The Joey T1 is also designed to be weather-resistant, and Timbuk2 says that it can be taken to any electronics recycling center when it reaches the end of its life. Recycling information is included in a pamphlet when you buy the bag.
As befits a Timbuk2 bag, the Power Commute comes with more than just the T1. The TSA-compliant laptop compartment will fit most 15-inch laptops; there's a removable strap and handle so you can convert it from messenger bag to briefcase; and it has dedicated pockets for tablets, laptop power bricks, cables, and other miscellaneous tech debris.
This bag is seriously replete with pockets. Before you even get into the bag, you've got a bucketload of pockets. There's two faux-fur-lined sleeves, then a horizontally zippered pocket with a built-in keychain, and a second external pocket with a vertical zipper. Finally, there's an unzippered, open-air pocket. Inside the bag, there're slots for pens, two open-top pockets, and one with a Velcro flap. The T1 pocket is indicated by a lightning bolt icon, and there's also a mesh pocket.
There's a simple, bag-width Velcro-secured pocket toward the back, and then you have to flip the bag over to get at the laptop and tablet compartments. There's even an exterior pouch on the back, with an open top and a Velcro-sealed bottom for easy access -- or potentially, easy loss.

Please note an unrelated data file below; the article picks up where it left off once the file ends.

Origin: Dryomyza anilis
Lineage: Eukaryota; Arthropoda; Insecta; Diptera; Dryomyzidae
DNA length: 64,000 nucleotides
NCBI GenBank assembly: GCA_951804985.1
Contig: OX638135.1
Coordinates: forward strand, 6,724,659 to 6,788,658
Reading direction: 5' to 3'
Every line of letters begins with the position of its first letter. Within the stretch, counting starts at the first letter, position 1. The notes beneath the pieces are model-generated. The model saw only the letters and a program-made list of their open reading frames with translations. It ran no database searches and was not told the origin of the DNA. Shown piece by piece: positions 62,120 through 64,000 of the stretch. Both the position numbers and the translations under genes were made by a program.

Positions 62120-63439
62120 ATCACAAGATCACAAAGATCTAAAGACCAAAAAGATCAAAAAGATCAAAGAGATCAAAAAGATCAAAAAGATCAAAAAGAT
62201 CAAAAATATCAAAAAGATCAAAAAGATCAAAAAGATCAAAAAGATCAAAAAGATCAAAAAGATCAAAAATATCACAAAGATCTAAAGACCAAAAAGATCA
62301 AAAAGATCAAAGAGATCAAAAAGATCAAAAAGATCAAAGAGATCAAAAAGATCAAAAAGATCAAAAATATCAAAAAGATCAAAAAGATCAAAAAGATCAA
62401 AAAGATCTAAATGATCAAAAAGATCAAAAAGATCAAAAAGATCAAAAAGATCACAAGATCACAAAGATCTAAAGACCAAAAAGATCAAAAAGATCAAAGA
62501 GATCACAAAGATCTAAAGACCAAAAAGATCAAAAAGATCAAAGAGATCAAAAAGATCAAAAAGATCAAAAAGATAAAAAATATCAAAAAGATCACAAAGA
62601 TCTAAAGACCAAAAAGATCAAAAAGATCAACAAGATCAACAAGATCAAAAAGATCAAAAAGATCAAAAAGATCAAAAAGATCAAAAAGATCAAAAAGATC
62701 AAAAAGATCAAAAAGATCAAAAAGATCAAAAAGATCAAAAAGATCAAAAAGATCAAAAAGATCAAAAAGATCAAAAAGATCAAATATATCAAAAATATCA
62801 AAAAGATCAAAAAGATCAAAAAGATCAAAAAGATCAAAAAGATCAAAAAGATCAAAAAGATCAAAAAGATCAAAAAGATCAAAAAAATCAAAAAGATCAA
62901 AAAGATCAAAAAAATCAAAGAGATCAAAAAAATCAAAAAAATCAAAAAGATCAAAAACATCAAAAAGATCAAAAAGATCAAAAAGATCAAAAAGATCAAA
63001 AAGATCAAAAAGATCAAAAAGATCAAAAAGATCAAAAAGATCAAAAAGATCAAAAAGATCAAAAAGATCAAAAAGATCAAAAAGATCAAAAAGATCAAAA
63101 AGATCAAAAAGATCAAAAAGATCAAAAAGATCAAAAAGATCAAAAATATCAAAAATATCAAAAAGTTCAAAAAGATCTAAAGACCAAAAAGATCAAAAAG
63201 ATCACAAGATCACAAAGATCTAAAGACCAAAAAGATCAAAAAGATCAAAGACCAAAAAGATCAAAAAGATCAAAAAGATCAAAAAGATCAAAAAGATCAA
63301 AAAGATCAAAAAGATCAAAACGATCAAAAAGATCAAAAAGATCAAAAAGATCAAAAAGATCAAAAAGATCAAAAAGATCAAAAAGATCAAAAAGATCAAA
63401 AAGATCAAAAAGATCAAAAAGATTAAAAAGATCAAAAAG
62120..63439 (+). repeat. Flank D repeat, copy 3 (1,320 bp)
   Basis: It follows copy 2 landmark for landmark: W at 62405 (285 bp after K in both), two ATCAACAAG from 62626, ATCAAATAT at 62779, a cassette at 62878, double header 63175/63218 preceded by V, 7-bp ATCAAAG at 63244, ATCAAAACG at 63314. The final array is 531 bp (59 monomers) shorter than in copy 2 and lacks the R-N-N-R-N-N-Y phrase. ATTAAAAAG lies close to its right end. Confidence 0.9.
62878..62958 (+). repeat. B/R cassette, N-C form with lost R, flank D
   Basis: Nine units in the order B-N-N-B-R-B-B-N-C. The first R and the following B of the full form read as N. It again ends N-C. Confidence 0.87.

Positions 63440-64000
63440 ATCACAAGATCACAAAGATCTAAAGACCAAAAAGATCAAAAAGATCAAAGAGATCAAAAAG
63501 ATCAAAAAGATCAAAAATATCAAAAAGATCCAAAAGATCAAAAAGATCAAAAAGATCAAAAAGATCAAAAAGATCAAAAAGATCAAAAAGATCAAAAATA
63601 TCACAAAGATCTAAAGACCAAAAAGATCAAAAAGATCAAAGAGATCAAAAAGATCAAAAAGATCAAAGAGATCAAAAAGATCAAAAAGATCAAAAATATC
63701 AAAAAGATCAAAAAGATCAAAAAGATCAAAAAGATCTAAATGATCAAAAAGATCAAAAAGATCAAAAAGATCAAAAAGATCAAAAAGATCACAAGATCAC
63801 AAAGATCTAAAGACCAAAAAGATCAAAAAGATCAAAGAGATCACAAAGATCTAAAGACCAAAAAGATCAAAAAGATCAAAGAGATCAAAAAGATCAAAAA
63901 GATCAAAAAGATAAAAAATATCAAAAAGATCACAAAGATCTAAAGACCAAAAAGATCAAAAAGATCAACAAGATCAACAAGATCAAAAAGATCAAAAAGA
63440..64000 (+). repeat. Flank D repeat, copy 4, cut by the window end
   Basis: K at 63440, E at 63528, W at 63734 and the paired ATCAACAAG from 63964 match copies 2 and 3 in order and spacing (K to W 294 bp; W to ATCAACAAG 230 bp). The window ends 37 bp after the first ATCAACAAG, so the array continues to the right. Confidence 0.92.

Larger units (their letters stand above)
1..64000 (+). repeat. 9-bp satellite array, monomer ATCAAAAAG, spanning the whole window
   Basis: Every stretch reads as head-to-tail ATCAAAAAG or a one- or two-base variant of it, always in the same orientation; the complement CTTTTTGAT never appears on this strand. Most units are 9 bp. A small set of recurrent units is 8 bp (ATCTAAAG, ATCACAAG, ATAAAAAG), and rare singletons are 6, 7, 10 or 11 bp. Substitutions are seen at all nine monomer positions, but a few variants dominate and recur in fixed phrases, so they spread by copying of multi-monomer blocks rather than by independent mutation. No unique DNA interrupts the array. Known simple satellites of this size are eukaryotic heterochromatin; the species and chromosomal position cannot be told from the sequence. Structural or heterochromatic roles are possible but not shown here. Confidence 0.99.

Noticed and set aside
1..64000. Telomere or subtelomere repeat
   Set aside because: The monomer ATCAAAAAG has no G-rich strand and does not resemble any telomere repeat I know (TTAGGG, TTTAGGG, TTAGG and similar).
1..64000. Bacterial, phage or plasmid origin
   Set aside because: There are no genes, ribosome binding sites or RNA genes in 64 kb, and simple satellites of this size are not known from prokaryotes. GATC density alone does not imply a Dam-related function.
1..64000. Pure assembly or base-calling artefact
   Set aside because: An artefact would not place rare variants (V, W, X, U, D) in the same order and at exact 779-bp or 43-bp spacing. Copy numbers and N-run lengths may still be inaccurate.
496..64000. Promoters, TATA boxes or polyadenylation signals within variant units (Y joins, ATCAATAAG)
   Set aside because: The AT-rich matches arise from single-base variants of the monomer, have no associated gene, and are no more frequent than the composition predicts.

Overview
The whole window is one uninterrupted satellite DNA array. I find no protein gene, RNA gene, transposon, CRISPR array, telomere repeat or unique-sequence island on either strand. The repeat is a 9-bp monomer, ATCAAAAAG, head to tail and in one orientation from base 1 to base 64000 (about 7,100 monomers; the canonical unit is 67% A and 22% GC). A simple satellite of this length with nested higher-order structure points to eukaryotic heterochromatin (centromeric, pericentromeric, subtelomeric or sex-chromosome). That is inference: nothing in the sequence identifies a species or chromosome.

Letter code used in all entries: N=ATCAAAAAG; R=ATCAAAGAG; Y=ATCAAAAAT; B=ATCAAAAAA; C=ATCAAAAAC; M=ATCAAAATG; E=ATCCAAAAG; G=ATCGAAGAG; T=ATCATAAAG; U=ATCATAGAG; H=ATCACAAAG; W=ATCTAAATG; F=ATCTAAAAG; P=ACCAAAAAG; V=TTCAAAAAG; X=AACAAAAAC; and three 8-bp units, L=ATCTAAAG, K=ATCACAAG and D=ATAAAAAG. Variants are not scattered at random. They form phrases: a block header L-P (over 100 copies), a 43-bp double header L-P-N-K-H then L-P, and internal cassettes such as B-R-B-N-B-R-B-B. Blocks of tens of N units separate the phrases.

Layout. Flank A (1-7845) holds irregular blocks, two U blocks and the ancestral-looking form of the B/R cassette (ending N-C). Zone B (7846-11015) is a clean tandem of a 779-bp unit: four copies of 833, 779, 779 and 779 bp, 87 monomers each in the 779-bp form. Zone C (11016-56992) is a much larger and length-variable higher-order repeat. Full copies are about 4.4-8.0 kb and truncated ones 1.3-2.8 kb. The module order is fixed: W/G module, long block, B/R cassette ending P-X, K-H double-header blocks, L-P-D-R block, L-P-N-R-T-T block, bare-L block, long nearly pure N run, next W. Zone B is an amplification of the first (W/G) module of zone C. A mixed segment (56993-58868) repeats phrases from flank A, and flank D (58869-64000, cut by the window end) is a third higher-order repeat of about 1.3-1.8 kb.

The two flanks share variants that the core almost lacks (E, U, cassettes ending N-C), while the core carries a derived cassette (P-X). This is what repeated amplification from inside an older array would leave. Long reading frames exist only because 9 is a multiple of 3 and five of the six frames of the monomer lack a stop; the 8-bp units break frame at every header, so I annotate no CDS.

Bottom line: if you've got a lot of random gear, chances are each piece can get a cubby-hole all its own in the Power Commute. There's enough pockets to help you get organized, but the main space is open enough so that you can haphazardly throw in whatever you want.
The Power Commute is also compatible with many of Timbuk2's ancillary accessories. We tested it with the Snoop camera bag insert and a thicker shoulder strap. It worked well with both. In fact, we loaded it up with a Canon 5D Mark II, three lenses, a beastly Lenovo ThinkPad T400, a Samsung Chromebook, and a Nexus 7. The bag was jammed tight, but it did hold it all, and still felt comfortable -- if heavy -- on the shoulder.
Besides the lack of customizability, one of the few drawbacks to the bag is that it's not cheap. The Power Commute and its backpack sibling, the Power Q, each retails for $199, about $50 more than their similarly sized, Joey-free cousins.
That price isn't outrageous, and I found it well worth the money to have the peace of mind of knowing that a nearly dead phone was no big deal.